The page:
Why are we uneasy? What is the source of our nervousness? Even of our (Kierkegaard called it) “fear and trembling”? We may think our worry is on behalf of another’s well-being or the success of some long-term project dependent on a series of tenuous decisions. Ultimately, our anxiety is a matter of control, even of power.
We want to control outcomes — outcomes for others, outcomes of our decision-making, outcomes for our life goals. We tell ourselves that the good for all is at stake, that love is our motive, that from love springs our interventions, intentions, fears, prayers, wishes.
But seen from without, even ourselves looking from outside, we know that love and intentions cannot change anything, that our desire for control or power over outcomes is a vanity we entertain for ourselves, telling ourselves that the purity of our intentions justifies our concern. But concern hovers around outcomes which we desire. How will we measure control and success? How will hopes avoid wants and wants be reconciled to the natural course of events?
Or is there a “natural” course of events? The dilemma of predestination and free will is not resolved in our secular world anymore than in the past. We still don’t understand outcomes, what makes for given outcomes. We cannot know all of the contingencies, the panoply of what is called karma in the East or the mind of God in the West. Science maintains that evolution is mindless, random, and chaotic — while pointing to a universal body of physical laws, necessary mathematics, and behavioral explanations of mind. And while we witness the character of human beings over thousands of yers, or over the course of our lives in society and social circumstances. And into such an ontological swirl is to be put the petty insistences of one human being?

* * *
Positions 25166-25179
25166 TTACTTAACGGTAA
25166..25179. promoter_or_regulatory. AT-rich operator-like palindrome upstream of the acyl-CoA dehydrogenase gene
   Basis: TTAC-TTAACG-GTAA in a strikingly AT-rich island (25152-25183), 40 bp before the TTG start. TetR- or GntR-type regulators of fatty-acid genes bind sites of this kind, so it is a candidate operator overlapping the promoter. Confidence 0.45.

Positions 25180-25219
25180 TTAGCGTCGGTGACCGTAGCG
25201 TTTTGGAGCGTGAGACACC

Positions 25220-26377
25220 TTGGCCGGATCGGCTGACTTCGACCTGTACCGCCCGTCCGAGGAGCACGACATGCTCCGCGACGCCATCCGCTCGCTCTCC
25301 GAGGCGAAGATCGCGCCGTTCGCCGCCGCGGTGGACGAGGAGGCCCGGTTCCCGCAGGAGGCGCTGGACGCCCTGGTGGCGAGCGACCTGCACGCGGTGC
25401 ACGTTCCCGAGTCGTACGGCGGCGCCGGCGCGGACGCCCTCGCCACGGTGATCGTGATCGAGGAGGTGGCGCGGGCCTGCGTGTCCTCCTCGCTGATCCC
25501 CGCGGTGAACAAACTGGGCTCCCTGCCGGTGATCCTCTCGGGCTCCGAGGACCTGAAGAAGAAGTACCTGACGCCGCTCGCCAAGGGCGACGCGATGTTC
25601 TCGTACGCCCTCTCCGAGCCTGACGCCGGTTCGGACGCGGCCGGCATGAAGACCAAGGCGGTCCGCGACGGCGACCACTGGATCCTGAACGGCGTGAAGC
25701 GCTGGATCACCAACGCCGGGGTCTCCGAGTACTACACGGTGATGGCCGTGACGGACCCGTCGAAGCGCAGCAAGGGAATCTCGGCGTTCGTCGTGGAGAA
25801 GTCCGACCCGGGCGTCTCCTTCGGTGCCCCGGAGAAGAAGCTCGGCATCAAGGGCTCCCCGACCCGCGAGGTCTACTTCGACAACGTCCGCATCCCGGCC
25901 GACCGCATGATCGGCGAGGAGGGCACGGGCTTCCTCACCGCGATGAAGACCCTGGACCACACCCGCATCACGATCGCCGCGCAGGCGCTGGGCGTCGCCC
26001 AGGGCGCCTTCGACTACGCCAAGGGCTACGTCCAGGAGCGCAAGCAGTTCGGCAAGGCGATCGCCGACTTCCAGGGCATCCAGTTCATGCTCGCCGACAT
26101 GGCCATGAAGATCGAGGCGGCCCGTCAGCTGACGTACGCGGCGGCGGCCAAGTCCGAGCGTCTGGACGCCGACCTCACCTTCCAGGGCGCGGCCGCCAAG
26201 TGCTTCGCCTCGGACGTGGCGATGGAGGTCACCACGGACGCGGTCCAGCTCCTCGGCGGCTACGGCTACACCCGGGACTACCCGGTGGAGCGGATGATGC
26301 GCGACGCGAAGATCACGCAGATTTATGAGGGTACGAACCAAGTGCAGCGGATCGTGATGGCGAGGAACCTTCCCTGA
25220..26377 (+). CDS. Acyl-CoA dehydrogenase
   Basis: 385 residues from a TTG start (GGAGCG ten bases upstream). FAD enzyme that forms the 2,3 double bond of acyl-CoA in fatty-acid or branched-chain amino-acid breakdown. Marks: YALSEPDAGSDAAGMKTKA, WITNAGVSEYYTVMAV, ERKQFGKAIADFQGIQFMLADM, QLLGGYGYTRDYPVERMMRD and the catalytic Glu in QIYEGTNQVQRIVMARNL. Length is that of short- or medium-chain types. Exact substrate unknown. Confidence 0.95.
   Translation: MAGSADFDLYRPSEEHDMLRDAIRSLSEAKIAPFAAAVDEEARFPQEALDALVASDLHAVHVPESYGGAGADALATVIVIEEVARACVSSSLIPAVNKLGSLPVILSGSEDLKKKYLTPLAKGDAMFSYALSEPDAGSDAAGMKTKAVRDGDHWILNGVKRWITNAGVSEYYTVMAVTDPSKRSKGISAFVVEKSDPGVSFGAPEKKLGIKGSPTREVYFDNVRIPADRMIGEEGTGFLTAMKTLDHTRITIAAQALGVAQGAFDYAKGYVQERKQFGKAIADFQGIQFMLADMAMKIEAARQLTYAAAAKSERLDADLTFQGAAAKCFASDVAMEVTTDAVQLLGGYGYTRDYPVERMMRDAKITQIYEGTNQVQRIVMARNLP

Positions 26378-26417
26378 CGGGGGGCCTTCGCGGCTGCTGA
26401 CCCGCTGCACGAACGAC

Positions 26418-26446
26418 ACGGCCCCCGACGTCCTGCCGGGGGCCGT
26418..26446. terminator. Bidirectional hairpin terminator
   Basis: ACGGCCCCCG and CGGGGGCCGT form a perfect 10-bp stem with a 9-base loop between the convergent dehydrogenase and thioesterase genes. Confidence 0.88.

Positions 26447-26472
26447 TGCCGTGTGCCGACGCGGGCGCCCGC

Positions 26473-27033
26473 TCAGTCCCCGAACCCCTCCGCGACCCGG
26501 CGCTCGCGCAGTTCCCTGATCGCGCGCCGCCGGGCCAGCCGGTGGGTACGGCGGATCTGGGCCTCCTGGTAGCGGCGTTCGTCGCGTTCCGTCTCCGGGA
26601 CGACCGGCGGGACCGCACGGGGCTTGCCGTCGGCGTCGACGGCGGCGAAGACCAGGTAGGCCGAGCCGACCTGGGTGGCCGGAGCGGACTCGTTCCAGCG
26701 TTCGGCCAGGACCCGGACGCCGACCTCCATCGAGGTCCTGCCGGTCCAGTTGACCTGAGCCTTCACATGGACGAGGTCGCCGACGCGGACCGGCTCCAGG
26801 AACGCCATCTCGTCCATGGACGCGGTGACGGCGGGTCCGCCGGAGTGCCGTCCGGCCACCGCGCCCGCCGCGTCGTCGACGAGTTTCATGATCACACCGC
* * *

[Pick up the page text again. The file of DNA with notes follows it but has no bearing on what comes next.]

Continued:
The better course is clearly not to insist, hope, desire, or demand. We guide our lives like slow craft, making micro adjustments as the terrain or lapping waves show ahead. Yet there are major adjustments demanded of us — not us demanding of life. These are of diet, disposition, discernment, peace of mind, security. We think that we can stop taking stock of our spiritual and mental resources, make a few amendments as needed — but then go back to the same dependent course.
We may object that such adjustments to the course of life may take a lifetime. And indeed they will. We may never leave our metaphoric port at such a rate. Or we may venture a bit and go back discouraged, afraid, or dejected. But if all the work of preparation is done, or even if we know that the right assembly is progressing, then we will arrive at our destination sufficient to our mind and spirit, sufficient for our self. We will arrive just in time, even as we are found to be in the midst of preparation.